Home > Males per 100 Females Ratio Among Immigrants to U.S., 1870-2012
Males per 100 Females Ratio Among Immigrants to U.S., 1870-2012
One method used by demographers to measure the relative number of males and females in a population is the sex ratio. The male-to-female sex ratio is calculated by dividing the number of males (of all ages) by the number of females (of all ages) and multiplying by 100. A value above 100 means there are more males than females in the population. For example, a sex ratio of 117 means there are 117 males to every 100 females. A value below 100 indicates more females than males. A sex ratio of 95 means there are 95 males to every 100 females. A sex ratio of 100 means there are an equal number of males and females (i.e., 100 males to 100 females).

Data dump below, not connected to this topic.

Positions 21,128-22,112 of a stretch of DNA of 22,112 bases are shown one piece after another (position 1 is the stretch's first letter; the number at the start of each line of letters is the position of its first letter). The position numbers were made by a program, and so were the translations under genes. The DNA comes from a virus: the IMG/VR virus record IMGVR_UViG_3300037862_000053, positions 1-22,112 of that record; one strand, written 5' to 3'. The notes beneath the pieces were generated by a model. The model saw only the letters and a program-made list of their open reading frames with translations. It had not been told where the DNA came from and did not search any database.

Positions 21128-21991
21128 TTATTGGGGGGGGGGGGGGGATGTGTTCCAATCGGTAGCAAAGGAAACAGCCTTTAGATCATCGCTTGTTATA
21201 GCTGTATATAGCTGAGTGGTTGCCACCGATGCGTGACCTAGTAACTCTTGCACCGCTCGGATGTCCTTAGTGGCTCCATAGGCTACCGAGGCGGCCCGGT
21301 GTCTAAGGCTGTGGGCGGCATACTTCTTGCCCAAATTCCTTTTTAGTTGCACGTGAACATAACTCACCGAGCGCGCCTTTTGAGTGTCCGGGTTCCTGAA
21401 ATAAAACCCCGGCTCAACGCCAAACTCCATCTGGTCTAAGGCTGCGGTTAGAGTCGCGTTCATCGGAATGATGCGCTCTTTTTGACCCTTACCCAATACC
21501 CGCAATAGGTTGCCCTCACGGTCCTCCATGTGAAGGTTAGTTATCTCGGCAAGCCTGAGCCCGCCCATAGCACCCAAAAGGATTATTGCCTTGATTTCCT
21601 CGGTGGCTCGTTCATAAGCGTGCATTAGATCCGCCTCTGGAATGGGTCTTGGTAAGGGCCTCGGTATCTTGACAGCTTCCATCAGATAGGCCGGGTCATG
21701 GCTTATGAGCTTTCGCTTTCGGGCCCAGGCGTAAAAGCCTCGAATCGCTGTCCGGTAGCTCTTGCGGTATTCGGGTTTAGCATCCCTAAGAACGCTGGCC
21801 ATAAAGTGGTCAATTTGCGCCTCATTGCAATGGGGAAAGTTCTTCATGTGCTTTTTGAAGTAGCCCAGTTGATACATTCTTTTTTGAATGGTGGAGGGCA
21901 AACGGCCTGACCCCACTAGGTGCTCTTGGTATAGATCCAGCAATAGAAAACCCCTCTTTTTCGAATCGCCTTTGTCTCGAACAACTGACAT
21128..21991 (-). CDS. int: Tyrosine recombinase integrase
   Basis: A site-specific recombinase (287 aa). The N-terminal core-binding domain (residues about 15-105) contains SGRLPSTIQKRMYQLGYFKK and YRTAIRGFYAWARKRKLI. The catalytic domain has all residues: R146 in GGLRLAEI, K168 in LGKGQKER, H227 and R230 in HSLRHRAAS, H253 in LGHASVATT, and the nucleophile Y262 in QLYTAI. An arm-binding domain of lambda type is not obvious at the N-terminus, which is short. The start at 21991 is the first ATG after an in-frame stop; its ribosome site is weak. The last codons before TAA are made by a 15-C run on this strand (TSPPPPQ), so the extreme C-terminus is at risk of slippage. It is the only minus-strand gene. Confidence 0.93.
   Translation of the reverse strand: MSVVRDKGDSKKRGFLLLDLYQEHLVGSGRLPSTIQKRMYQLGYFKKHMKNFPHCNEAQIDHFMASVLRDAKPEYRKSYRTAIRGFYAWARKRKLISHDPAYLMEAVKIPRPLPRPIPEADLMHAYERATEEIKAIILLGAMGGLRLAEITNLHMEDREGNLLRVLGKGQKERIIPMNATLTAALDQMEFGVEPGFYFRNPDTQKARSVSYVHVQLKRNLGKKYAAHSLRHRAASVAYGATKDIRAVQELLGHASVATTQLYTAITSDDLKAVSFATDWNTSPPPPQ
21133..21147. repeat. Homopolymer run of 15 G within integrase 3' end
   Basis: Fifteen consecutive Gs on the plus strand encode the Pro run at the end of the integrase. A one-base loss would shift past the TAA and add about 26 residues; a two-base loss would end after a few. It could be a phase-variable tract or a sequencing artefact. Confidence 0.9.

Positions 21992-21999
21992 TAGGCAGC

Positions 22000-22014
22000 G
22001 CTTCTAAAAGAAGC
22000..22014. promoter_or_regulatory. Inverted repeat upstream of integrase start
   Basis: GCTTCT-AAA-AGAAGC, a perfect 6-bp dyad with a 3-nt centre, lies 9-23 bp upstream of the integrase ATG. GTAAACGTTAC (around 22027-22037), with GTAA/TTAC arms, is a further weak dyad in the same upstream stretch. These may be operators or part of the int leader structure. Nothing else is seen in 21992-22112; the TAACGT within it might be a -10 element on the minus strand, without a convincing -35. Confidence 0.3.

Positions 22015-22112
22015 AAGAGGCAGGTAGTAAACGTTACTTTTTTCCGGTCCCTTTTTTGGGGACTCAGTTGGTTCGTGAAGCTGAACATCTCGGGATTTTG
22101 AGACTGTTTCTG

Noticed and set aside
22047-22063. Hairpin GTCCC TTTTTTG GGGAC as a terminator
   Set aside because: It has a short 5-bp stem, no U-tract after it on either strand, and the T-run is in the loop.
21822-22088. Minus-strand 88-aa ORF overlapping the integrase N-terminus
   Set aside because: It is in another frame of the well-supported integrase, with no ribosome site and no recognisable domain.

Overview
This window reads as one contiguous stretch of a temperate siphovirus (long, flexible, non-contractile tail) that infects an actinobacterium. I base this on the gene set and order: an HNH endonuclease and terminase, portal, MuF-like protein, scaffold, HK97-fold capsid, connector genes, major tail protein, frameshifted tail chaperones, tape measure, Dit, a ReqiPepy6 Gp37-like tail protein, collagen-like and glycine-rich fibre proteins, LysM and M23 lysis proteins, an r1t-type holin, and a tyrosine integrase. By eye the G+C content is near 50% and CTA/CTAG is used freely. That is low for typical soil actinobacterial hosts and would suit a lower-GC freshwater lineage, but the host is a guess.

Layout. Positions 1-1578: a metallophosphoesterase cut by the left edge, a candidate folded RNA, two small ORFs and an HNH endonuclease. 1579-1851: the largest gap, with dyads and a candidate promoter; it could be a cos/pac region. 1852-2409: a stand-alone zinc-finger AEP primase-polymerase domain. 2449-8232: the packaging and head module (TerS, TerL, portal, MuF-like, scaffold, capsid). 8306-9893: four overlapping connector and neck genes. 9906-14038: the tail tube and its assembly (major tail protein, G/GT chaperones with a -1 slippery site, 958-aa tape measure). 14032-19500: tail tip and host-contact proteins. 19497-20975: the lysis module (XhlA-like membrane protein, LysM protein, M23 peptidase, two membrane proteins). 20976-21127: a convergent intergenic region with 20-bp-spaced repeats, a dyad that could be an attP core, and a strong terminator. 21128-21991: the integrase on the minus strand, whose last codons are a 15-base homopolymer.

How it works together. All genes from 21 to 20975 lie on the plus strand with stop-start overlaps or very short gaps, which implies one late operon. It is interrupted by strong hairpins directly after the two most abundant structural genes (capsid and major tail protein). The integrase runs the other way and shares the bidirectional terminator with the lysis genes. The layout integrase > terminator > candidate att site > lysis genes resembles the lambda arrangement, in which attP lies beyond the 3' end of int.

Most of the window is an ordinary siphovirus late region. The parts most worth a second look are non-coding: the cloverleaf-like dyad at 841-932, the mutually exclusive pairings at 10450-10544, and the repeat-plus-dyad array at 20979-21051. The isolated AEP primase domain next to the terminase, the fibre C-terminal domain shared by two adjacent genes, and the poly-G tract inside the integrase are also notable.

In 2012, the male-to-female sex ratio among the native-born population was 97 males to 100 females.
Migration Policy Institute tabulations of the U.S. Census Bureau's 2012 and 2010 American Community Surveys and 1970, 1990, and 2000 Census data accessed from Steven Ruggles, J. Trent Alexander, Katie Genadek, Ronald Goeken, Matthew B. Schroeder, and Matthew Sobek. Integrated Public Use Microdata Series: Version 5.0 [Machine-readable database]. Minneapolis: University of Minnesota, 2010. All other data are from Gibson, Campbell and Emily Lennon, US Census Bureau, Working Paper No. 29, Historical Census Statistics on the Foreign-Born Population of the United States: 1850 to 1990, US Government Printing Office, Washington, DC. 1999. This report is available online.